The growth hormone-insulin-like growth factor (GH-IGF) axis is involved in the control of postnatal growth in all animals studied to date. At birth, blood levels of IGF-1 are low, although levels of GH are high. Thus a switching occurs during the postnatal period, which involves an increase in liver GH-receptors (GHR). This study investigates the changes in serum IGF-1 and IGF-1 and GHR mRNA in liver and skeletal muscle of growing pigs. The period from birth to 20 days of age showed a gradual increase in both IGF-1 and GHR mRNA expression by the liver, thus accounting for the gradual increase in serum IGF-1. The IGF-1 mRNA expressed was found to be predominantly class 1 transcripts with very few class 2 transcripts. There was a plateau of liver IGF-1 mRNA levels after 20 days and up to 140 days, even though the expression of GHR mRNA continued to increase. The levels of expression of the two genes were found to correlate in the first 20-day period (r = 0·76, P < 0·005), but not in the later period (r = 0·44, P > 0·05).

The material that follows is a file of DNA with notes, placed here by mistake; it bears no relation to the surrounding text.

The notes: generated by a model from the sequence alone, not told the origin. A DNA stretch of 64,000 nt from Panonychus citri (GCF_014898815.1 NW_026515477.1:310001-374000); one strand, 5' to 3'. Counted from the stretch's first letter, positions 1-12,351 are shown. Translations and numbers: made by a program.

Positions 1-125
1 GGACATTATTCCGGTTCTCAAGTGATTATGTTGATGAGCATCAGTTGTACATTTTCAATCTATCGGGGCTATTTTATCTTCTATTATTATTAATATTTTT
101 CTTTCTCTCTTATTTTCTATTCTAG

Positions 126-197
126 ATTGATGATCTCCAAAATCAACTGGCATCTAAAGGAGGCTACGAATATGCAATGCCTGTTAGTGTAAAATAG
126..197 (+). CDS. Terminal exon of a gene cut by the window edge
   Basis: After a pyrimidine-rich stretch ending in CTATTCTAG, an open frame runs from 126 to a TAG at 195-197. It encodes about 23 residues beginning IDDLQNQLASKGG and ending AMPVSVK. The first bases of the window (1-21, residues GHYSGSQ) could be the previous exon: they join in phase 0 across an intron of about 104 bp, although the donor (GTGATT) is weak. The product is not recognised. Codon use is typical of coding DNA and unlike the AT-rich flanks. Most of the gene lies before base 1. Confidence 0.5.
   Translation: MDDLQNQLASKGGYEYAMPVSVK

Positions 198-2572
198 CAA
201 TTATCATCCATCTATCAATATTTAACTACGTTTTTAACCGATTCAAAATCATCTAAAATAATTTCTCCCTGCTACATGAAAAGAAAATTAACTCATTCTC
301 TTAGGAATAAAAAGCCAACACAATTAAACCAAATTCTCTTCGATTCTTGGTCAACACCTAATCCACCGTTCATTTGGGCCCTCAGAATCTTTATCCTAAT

Levels of expression of both genes in the LD muscle were highly variable, with no age related changes being observed. However, a significant negative correlation of expression of the two genes was observed (R = 0·60, P < 0·001), with the correlation still being significant in the two age periods.
The data are consistent with a likely initial dependence for postnatal growth upon GH-stimulated IGF-1 mRNA expression by the liver, up to 20 days of age. After this time, hepatic expression of IGF-1 mRNA reaches a plateau, even though the serum IGF-1 and hepatic GHR mRNA levels continue to rise. A possible explanation for this could be an increase in either turn-over or stability of IGF-1 mRNA, giving rise to increased levels of peptide with no apparent change in mRNA level. Another possibility is that an increased expression/production of the IGF-binding proteins leads to an increase in the half-life of the peptide in the circulation.